Brian has an article on his blog about Hyperthreaded CPUs and their effects on “the user experience”, by which I’m sure he means the typical response on a graphical desktop to a user’s actions — something like moving the mouse, dragging a window, opening-up a menu, etc.
I disagree with a few of his assertions… namely that HT itself is responsible for improving the user experience. For example, if you have a single (and non-HT) processor and you run some CPU-intensive process (such as a compiler, a complex graphical manipulation that doesn’t take advantage of your graphics processor, or a poorly written program that runs away with your CPU in a tight loop), that process is going to eat cycles that would otherwise be used to redraw your mouse pointer (hardware-drawn cursors went away with Microsoft Windows 3.1), draw the menus in your spreadsheet program, or drag your windows around the screen. This makes the responsiveness of your graphical desktop seem sluggish.
The reason this happens is that CPUs can only do one thing at a time. Fortunately, they typically do things reeeeeally fast, so you don’t notice that it’s only doing that one thing at a time because it switches tasks and does a little bit of work here and a little bit of work there, and it magically looks like everything is getting done “all at the same time”.
With HT, the CPU itself can actually do more than one thing at a time. Sure, the CPU still does that frienzied-switcheroo dance, except that it can — ostensibly, anyway — do work on two whole tasks at once. Brian mentions that HT isn’t as nice as actually having two equally-fast processors, but let’s ignore that fact for the moment.
I assert that the responsiveness of the graphical desktop has more to do with the way that the desktop functions than the way the CPU works. Evidence? Compare any version of Microsoft Windows with a similar machine running Linux and any one of the graphical desktops that run atop it. When you launch a program under Microsoft Windows, you get an hourglass mouse pointer, the computer churns for a while, and the program window eventually opens. The next time you do that, move the mouse around… try to open another application…. try to drag another window around. For the most part, your desktop will respond quite favorably. The mouse cursor will smoothly follow your hand motions, the windows will redraw, and the second application will also eventually open.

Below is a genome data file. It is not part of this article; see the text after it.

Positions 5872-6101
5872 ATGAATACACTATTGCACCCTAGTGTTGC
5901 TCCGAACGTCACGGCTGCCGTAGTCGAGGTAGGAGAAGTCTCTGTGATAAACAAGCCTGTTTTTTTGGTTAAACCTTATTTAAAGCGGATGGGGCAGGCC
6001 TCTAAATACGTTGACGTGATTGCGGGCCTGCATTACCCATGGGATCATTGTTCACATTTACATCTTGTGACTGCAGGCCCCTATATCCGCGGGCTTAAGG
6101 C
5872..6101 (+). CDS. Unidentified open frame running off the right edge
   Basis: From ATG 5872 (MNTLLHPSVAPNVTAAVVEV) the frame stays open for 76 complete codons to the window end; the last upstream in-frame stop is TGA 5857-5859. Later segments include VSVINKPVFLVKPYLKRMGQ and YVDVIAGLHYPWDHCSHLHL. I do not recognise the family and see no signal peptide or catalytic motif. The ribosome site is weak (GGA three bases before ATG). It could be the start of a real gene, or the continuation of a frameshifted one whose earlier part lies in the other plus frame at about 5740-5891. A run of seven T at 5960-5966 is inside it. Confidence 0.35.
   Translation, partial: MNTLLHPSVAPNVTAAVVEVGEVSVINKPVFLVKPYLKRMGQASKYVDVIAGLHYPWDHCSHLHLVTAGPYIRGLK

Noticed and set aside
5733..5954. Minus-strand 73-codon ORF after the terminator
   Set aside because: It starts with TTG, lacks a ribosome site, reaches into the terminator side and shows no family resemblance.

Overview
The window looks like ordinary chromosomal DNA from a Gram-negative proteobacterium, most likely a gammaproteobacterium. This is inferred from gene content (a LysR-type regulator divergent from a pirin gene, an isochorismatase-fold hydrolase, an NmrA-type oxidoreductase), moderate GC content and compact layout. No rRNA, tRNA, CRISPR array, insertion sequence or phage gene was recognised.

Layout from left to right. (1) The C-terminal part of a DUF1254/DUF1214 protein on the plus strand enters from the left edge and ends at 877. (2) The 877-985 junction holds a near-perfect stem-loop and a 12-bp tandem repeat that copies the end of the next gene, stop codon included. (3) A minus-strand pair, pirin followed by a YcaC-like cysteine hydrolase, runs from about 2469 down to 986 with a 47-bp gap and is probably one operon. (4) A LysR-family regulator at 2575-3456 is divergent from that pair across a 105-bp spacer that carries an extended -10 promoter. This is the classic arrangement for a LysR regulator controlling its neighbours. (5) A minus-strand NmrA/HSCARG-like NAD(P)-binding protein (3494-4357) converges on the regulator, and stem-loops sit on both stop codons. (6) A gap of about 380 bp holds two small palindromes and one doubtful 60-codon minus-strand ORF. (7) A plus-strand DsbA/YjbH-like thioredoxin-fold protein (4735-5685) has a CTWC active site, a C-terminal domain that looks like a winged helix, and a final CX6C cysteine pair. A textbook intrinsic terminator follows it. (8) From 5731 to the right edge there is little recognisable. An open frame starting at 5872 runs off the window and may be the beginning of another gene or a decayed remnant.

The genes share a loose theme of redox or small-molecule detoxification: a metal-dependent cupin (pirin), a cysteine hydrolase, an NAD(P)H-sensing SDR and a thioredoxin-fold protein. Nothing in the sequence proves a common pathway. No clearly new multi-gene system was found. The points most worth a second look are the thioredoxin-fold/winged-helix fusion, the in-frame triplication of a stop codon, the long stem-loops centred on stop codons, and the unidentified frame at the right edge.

My experience with Linux is not the same. If I open an application, the mouse cursor immediately starts jerking around and loses its smoothness. With the mouse jerking around, the windows jerk around as well. Other apps will start, of course, but it’s really still like dropping menus down and moving the mouse that people really notice.
Note to Linux zealots: I totally love Linux. I run it on everything except the computer that I use as my primary desktop, mostly because of games that I want to play. Yeah, Wine just doesn’t work for me. Get over it.
Anyway, these observations lead me to believe that Microsoft Windows, no doubt through some kind of unholy voodoo, has gone through great pains to schedule the user interface at the highest possible priority. Linux, in typical pragmatic style, has chosen not to hijack the CPU for such trivial details as turning your mouse pointer into the Energizer Bunny.